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The GW Hatchet


The GW Hatchet

Serving the GW Community since 1904

The GW Hatchet

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Zoning Commission gives ESIA green light

GW won a decisive victory last Monday when the Zoning Commission approved the new Elliott School of International Affairs building, allowing the facility to house students in August.

The Zoning Commission will meet again in mid-June to vote on the wording of the final order requiring the University to provide benefits to the neighborhood, such as a feeding program for the homeless, GW facilities for community stores and safety measures, in exchange special zoning of the building.

Set to open in the fall, the 193-bed residence hall will house upper-classman students and the ESIA, which currently uses Lisner and Stuart halls.

Barber said the residence hall is on pace for opening in August while the academic portion of the facility is delayed until next spring.

“This is pretty much the end, (the Zoning Commission) has to approve the wording of the final order,” said University Senior Counsel Charles Barber.

Last week’s ruling comes after months of debate between neighborhood groups and resistance to the project from several community members.

The University had been negotiating with the West End Citizens’ Association on several benefits the community will receive in return for allowing student housing in the facility, which was originally zoned for a multi-use facility that would include Foggy Bottom resident housing. The 1957 E St. building will remain a student-exclusive residence hall.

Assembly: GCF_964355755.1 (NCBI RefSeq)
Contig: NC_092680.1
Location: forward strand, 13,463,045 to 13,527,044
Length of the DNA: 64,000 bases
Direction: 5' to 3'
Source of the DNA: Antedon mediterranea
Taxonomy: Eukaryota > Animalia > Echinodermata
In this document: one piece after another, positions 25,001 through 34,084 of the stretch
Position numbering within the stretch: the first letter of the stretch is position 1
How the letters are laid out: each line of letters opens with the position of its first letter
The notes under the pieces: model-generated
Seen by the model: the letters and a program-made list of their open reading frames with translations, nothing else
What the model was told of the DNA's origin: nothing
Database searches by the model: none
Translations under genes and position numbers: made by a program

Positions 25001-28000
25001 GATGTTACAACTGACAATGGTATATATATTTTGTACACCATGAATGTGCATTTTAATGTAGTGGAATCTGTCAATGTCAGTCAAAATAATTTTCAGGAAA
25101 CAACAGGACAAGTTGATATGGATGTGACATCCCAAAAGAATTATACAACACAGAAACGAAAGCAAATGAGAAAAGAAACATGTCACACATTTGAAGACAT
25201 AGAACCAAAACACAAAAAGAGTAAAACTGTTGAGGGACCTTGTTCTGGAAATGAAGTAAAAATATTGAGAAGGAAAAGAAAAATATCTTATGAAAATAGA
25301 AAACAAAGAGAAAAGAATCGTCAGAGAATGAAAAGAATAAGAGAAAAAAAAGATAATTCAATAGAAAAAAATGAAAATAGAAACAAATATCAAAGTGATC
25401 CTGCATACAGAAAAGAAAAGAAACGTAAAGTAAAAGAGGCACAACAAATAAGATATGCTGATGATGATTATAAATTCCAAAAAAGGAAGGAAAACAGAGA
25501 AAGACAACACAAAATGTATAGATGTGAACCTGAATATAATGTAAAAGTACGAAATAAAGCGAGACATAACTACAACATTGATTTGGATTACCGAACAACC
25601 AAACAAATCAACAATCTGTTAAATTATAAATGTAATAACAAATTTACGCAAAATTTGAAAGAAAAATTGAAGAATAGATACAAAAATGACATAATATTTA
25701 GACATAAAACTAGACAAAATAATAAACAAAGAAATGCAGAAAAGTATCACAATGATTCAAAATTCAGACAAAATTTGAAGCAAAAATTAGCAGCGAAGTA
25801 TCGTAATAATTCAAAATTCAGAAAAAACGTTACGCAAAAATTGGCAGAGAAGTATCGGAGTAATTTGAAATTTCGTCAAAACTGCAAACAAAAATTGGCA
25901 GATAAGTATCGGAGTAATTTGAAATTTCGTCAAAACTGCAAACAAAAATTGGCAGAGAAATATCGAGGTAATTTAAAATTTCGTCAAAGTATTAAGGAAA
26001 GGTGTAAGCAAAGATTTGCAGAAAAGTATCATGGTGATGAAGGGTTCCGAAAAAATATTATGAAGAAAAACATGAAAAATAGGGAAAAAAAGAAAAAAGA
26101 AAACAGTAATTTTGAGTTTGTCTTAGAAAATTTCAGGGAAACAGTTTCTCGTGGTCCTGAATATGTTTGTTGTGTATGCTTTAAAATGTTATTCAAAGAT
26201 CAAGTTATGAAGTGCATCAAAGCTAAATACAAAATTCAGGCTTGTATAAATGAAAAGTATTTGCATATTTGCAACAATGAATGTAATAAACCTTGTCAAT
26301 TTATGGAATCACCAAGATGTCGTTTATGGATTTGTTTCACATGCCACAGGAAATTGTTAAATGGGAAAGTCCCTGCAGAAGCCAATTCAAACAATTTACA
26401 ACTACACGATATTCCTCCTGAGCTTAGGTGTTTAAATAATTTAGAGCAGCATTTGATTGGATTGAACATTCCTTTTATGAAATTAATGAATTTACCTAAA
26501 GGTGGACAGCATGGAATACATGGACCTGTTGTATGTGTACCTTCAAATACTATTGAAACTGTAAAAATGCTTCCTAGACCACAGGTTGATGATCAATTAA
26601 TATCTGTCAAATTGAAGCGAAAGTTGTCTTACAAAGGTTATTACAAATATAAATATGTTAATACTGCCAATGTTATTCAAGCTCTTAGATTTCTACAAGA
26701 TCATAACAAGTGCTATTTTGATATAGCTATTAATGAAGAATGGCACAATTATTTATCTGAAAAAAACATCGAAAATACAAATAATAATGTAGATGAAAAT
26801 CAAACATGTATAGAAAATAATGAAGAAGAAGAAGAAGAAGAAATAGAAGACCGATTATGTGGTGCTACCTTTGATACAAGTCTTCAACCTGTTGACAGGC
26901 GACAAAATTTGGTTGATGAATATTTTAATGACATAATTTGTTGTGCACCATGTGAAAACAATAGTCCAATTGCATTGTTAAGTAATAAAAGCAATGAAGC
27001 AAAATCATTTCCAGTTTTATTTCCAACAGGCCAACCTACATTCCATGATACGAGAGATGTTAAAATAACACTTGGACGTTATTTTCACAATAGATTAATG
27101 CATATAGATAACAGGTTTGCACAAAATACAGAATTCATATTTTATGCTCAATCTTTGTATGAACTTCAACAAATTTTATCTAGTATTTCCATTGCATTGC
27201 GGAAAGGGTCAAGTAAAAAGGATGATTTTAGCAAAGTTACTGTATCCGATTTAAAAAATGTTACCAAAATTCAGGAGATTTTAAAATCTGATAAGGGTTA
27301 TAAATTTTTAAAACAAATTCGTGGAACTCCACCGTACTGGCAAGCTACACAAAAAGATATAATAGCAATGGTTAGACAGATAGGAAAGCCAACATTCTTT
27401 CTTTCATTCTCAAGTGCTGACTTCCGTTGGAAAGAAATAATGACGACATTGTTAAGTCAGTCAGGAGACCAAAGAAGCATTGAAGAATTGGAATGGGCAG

WECA member Barbara Kahlow, who negotiated the amenities with the University, said while not all of WECA’s demands were met, the key issue – the timeframe of the feeding program – was addressed.

Barber said there was a discrepancy over the wording of the feeding program proposal, which involves the University forming a foundation with WECA members and either creating a new program or donating $500,000 over the next five years to an existing program to feed low-income and elderly residents.

The Zoning Commission rejected the University’s proposal to withhold the money from the program until it has an approved budget. The board said GW must donate the money before receiving an occupancy permit for the building.

Barber said the University will now alter the condition’s wording to state that if the new foundation’s program is not running by the time GW receives an occupancy permit, the money will go to another local program.

Kahlow said the months of legal problems surrounding the construction of the facility were “almost over.”

Barber said GW should receive the occupancy permit in August and that the University was “on track.”

The Zoning Commission criticized Advisory Neighborhood Commission members for refusing to negotiate with GW.

ANC members protested the project from the beginning, disputing the building’s legitimacy because of zoning discrepancies. They called for a halt to the Elliott School construction, which is near completion, and demanded recently that GW create a $2 million dollar legal fund to allow residents to sue the University.

Former ANC Commissioner and GW graduate student Jeff Marootian, who stepped down from the commission last week because of “general frustration,” said the amenities deal was “fair.”

“The Zoning Commission made clear that the ANC should have negotiated and I agree,” Marootian said.

He said he stepped down because he found the ANC “particularly difficult and unproductive.”

“It’s unfortunate that many of the elected leaders are not as reasonable and willing to look at the issues from all perspectives,” he said.

Marootian said he hopes more students will run for the ANC in the upcoming winter elections, because many current issues concern GW.

Chief opponent of the Elliott school building, ANC Chair Elizabeth Elliott was unavailable for comment.

-Mosheh Oinounou contributed to this report.

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